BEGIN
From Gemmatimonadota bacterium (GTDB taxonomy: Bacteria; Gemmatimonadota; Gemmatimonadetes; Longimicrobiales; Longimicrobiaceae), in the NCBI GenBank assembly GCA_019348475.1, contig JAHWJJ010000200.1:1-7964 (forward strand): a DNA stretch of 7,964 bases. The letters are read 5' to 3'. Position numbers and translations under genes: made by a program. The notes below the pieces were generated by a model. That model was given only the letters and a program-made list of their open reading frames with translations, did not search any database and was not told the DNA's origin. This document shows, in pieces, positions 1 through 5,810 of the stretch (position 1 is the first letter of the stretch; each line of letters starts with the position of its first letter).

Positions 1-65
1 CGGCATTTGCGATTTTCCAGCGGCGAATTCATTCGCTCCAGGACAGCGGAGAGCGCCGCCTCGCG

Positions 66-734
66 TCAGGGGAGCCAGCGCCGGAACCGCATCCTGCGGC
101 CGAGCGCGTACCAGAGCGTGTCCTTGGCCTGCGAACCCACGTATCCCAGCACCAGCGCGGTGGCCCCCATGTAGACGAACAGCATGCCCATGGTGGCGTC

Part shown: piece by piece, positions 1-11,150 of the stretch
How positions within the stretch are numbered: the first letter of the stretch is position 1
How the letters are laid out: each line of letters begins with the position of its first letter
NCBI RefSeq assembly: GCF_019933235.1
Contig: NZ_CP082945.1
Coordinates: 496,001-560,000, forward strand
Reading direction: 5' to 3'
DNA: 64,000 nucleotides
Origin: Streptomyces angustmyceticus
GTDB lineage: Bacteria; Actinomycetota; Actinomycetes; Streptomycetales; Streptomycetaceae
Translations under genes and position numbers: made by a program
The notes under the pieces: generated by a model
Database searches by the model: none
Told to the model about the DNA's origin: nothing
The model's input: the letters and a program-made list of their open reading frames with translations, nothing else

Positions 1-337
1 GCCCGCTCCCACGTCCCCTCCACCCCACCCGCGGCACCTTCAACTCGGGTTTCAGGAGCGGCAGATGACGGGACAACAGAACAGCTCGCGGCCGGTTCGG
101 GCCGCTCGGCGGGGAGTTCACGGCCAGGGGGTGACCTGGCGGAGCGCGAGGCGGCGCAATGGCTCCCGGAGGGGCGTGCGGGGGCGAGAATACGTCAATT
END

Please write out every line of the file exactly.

From Gemmatimonadota bacterium (GTDB taxonomy: Bacteria; Gemmatimonadota; Gemmatimonadetes; Longimicrobiales; Longimicrobiaceae), in the NCBI GenBank assembly GCA_019348475.1, contig JAHWJJ010000200.1:1-7964 (forward strand): a DNA stretch of 7,964 bases. The letters are read 5' to 3'. Position numbers and translations under genes: made by a program. The notes below the pieces were generated by a model. That model was given only the letters and a program-made list of their open reading frames with translations, did not search any database and was not told the DNA's origin. This document shows, in pieces, positions 1 through 5,810 of the stretch (position 1 is the first letter of the stretch; each line of letters starts with the position of its first letter).

Positions 1-65
1 CGGCATTTGCGATTTTCCAGCGGCGAATTCATTCGCTCCAGGACAGCGGAGAGCGCCGCCTCGCG

Positions 66-734
66 TCAGGGGAGCCAGCGCCGGAACCGCATCCTGCGGC
101 CGAGCGCGTACCAGAGCGTGTCCTTGGCCTGCGAACCCACGTATCCCAGCACCAGCGCGGTGGCCCCCATGTAGACGAACAGCATGCCCATGGTGGCGTC

Part shown: piece by piece, positions 1-11,150 of the stretch
How positions within the stretch are numbered: the first letter of the stretch is position 1
How the letters are laid out: each line of letters begins with the position of its first letter
NCBI RefSeq assembly: GCF_019933235.1
Contig: NZ_CP082945.1
Coordinates: 496,001-560,000, forward strand
Reading direction: 5' to 3'
DNA: 64,000 nucleotides
Origin: Streptomyces angustmyceticus
GTDB lineage: Bacteria; Actinomycetota; Actinomycetes; Streptomycetales; Streptomycetaceae
Translations under genes and position numbers: made by a program
The notes under the pieces: generated by a model
Database searches by the model: none
Told to the model about the DNA's origin: nothing
The model's input: the letters and a program-made list of their open reading frames with translations, nothing else

Positions 1-337
1 GCCCGCTCCCACGTCCCCTCCACCCCACCCGCGGCACCTTCAACTCGGGTTTCAGGAGCGGCAGATGACGGGACAACAGAACAGCTCGCGGCCGGTTCGG
101 GCCGCTCGGCGGGGAGTTCACGGCCAGGGGGTGACCTGGCGGAGCGCGAGGCGGCGCAATGGCTCCCGGAGGGGCGTGCGGGGGCGAGAATACGTCAATT